The Ugly Truth About Grief

And I’ll be alright
And I’ll love again
And the wounds will mend
I’m bruised but not broken
And the pain will fade
I’ll get back my feet
It’s not the end of me
My heart is still open
I’m bruised but not broken

words by Joss Stone

It occurred to me that grief has a way of creeping into one’s life from many sources. Pain can be caused by so many and yet often it is not the intention of the person it’s coming from. But when that person knows they are responsible for it – it hurts more. Intention is a significant part of how we deal with one another each and every day. It’s easy to forgive the unintentional behavior. But for behavior or actions that come from intention the forgiveness comes more slowly.

During my life I have seen the many faces of grief. They have looked at me from many people and many situations. Some intentional and some not. The pain inflicted is still the same. The wounds remain sensitive although the healing has taken place. When wounds are “touched” they bleed, they open and they cause grief.

I have overcome many wounds and I have succumbed to many “touches” of those wounds either intentionally or not. At times, I have bled until I cannot bleed anymore. I have cried until I cannot cry anymore. I have forgiven and I will continue to – but just know rubbing salt in anyone’s wounds can bring more profound pain because it is intentional. Be careful my friends not to go down that slippery slope of being caught in the net of someone whose intentions are not good. It will bring you pain and sorrow. It will open “old” wounds and create some “new” wounds.

The unintentional pain is often through words spoken. I’m not saying you have to walk on egg shells around someone who has lost someone or is grieving over something or someone, but what I am saying is that being mindful of how or what you say in the company of that person is respectful. I have found over the past four years that some of the comments made by a few people have rubbed me the wrong way. I had to check myself to make sure I wasn’t being overly sensitive. Because a person going through such a significant loss as mine can be overly sensitive at times. I’m not denying that. But comments like “I hate my children” or “I can’t wait for them to go off to college” makes me want to just cringe.

I know those are unintentional comments because they don’t mean them. But for me I want to just shake them and say “count your blessings you still  have  your children” “get on your knees and be thankful you still have them” because I don’t. Another example is when there is a wedding, or grandchildren born, or college graduations – they are a part of everyday and everyone’s life – but mine. I have come to understand that and I have come to terms with it. But when it is constantly talked about in front me, it’s a bit much. Don’t get me wrong I am very happy for my friends whose kids have gone on to graduate from college, get married or have kids of their own. I get that. Just asking not to talk about it incessantly in front of me. I assume that perhaps why I have many new friends. Friends that are more like me. Single, no kids and no prospects in the future.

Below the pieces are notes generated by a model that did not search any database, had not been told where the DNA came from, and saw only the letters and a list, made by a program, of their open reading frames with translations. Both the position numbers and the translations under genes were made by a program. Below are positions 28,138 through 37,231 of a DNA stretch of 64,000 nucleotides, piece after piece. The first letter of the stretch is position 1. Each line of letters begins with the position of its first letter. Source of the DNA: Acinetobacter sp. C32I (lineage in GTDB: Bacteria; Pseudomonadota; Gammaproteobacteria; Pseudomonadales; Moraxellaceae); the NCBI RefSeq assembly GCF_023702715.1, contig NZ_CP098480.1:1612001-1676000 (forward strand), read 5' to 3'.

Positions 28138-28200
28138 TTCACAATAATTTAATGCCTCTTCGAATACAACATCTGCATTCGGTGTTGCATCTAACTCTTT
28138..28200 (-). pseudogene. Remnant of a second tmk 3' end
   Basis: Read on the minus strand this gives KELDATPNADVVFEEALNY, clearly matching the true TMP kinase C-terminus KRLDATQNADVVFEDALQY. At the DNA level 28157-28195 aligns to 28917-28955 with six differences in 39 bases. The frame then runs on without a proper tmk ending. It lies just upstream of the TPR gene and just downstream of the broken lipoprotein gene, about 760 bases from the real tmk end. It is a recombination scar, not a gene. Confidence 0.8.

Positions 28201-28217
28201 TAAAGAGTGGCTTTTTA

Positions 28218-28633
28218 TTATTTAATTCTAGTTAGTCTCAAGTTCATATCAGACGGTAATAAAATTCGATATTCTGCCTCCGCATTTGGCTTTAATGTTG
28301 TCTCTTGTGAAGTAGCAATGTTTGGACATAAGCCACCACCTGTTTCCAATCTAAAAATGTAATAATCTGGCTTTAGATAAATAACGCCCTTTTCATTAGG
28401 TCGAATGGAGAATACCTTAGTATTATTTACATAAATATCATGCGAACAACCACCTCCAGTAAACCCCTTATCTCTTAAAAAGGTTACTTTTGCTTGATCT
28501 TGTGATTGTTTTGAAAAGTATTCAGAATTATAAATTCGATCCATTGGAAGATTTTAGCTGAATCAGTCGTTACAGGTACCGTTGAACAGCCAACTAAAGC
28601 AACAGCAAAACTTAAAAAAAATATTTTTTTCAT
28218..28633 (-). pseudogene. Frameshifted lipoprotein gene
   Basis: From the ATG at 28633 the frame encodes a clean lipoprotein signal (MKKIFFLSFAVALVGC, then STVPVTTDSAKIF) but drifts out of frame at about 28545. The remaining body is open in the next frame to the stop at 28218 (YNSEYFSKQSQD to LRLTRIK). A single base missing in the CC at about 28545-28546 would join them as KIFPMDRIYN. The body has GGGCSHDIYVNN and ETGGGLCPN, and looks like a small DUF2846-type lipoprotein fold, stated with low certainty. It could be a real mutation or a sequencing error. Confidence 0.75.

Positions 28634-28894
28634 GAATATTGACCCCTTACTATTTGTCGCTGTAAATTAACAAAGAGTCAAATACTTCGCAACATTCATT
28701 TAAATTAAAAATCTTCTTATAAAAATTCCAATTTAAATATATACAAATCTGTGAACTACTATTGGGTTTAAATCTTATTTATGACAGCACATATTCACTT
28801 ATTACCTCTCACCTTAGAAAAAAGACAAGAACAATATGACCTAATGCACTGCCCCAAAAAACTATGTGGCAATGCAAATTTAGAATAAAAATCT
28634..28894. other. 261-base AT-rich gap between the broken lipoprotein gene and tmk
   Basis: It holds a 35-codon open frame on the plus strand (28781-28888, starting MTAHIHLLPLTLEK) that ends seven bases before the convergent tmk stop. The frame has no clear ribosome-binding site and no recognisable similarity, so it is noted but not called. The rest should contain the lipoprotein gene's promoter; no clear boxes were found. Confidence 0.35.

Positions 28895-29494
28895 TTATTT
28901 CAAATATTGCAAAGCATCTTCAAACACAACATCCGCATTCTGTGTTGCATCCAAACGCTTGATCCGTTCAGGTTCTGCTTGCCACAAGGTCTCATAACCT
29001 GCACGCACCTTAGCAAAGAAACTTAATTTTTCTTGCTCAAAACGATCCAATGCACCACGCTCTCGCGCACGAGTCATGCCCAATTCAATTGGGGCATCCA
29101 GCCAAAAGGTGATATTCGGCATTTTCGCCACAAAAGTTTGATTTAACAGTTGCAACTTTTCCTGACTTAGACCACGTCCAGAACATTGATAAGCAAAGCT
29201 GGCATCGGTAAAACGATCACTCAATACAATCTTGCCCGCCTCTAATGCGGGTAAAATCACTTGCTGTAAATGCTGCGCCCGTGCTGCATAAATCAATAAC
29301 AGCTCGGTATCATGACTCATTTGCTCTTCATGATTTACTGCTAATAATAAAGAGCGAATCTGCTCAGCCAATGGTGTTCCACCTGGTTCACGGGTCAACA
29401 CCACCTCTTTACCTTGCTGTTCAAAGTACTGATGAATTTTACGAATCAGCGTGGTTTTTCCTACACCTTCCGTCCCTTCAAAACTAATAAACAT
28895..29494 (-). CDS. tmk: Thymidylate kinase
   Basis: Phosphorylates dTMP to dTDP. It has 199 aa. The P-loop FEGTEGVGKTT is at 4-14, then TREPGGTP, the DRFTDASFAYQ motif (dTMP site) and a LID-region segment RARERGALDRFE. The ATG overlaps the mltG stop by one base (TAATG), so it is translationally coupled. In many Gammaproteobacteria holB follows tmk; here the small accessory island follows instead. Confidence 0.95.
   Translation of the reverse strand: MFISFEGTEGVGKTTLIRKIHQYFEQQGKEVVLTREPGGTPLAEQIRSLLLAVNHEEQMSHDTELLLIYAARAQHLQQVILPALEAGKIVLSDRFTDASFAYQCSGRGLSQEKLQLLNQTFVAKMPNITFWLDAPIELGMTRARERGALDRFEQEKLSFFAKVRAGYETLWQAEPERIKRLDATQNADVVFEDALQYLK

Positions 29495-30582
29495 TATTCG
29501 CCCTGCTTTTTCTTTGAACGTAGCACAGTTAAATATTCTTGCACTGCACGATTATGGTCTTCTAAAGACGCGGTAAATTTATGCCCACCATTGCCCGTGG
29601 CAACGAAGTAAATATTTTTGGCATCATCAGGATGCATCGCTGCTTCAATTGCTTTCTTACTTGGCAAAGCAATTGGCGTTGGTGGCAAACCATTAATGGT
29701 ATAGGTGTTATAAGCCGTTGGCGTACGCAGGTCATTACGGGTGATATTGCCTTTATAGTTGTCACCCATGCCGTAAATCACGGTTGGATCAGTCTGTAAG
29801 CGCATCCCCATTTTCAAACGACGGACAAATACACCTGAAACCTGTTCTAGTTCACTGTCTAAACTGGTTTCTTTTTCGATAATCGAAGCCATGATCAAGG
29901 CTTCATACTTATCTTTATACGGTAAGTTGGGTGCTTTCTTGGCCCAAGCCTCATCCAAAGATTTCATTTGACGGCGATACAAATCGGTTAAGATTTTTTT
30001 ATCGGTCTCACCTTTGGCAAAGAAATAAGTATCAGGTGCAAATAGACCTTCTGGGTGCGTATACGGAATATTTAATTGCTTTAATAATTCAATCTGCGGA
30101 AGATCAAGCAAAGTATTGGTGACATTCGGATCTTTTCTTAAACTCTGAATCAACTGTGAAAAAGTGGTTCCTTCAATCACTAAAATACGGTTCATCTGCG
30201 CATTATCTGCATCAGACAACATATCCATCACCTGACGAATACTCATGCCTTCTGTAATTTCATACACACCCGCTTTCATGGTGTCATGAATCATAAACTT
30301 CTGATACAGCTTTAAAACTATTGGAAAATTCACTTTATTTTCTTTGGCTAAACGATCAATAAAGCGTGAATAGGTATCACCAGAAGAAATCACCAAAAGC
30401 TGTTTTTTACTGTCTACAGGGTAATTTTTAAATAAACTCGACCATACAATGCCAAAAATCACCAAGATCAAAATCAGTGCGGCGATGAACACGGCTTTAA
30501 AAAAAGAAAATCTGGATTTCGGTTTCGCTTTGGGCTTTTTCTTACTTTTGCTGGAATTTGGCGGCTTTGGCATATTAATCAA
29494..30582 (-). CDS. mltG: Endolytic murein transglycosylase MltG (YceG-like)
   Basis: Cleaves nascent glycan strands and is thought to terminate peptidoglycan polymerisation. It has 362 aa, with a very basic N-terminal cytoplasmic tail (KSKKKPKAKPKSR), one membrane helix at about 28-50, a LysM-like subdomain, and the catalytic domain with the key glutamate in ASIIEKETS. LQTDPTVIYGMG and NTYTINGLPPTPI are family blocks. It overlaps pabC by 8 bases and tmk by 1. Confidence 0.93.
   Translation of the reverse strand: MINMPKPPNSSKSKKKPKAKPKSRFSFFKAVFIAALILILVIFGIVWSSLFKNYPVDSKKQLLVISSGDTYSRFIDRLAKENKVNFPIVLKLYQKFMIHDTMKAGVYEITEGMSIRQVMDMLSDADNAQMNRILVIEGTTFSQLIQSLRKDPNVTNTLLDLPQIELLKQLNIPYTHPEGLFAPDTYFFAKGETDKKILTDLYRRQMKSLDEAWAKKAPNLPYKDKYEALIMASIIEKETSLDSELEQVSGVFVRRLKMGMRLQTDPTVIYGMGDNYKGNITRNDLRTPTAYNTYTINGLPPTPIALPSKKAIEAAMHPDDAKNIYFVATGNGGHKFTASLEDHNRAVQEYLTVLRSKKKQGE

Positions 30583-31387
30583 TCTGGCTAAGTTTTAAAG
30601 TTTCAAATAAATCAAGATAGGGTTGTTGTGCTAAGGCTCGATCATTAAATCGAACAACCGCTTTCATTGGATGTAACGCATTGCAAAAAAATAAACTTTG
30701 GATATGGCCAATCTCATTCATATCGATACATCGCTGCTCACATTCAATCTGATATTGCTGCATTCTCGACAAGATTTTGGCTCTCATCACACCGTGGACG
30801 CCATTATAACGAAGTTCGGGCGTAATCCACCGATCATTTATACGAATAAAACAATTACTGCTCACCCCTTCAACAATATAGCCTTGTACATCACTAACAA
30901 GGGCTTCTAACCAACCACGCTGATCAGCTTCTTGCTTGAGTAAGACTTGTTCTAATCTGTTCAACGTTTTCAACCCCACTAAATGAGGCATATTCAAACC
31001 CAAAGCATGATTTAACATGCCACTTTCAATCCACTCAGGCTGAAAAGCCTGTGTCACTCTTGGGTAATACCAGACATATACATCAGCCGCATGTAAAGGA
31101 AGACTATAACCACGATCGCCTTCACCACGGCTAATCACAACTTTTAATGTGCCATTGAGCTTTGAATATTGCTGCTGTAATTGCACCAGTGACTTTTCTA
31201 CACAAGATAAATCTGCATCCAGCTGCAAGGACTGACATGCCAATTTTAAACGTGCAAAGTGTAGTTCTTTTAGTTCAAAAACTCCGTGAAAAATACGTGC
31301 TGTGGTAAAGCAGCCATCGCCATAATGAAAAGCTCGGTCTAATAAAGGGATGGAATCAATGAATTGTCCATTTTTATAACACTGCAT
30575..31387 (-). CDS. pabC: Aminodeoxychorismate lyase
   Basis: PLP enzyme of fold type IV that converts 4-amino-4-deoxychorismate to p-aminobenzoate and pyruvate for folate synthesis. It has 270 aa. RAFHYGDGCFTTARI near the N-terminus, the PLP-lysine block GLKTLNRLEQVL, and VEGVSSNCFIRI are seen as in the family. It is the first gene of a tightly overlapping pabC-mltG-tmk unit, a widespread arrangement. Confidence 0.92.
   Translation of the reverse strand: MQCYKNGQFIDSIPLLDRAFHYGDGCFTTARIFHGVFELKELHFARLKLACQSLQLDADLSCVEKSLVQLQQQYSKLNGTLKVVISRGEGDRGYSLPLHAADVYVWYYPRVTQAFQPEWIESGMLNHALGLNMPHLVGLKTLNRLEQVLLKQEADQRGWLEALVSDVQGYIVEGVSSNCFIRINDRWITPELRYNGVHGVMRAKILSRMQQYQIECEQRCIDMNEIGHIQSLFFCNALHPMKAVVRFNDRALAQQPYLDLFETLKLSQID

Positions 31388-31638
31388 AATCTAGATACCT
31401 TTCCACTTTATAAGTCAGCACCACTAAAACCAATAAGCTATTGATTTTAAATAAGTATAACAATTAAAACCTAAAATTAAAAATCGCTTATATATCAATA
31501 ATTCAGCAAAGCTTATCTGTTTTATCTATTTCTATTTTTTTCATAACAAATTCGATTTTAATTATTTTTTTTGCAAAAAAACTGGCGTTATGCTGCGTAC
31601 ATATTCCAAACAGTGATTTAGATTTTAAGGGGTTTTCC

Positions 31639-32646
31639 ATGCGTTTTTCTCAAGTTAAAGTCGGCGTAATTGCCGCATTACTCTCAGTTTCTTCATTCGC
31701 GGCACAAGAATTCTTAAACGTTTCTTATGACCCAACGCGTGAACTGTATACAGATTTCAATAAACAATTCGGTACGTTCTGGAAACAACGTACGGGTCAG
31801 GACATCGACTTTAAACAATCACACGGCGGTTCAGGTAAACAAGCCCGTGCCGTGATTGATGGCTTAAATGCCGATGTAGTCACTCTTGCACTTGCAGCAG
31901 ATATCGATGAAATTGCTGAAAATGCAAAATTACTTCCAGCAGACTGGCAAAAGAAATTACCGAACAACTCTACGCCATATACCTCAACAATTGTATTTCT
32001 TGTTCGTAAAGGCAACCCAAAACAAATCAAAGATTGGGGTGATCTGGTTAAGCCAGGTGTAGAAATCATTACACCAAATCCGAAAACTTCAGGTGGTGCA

It’s another form of grief, the ugly truth about grief – one loss = many losses.

until next time

m

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2 thoughts on “The Ugly Truth About Grief

  1. It is painful when people say hurtful things. As time after the loss gets longer, I think people are less aware of what they say. One of my dearest friends was complaining about her husband, but I know she would never say anything meant to hurt me, so I wasn’t hurt. I was more disturbed when people said things early on, like a “friend,” and I put that in quote4s deliberately, who, when my husband’s leukemia came back, said in a very condescending tone, “Your life is going to be very different now.” Even 5 years later, I want to slug her.

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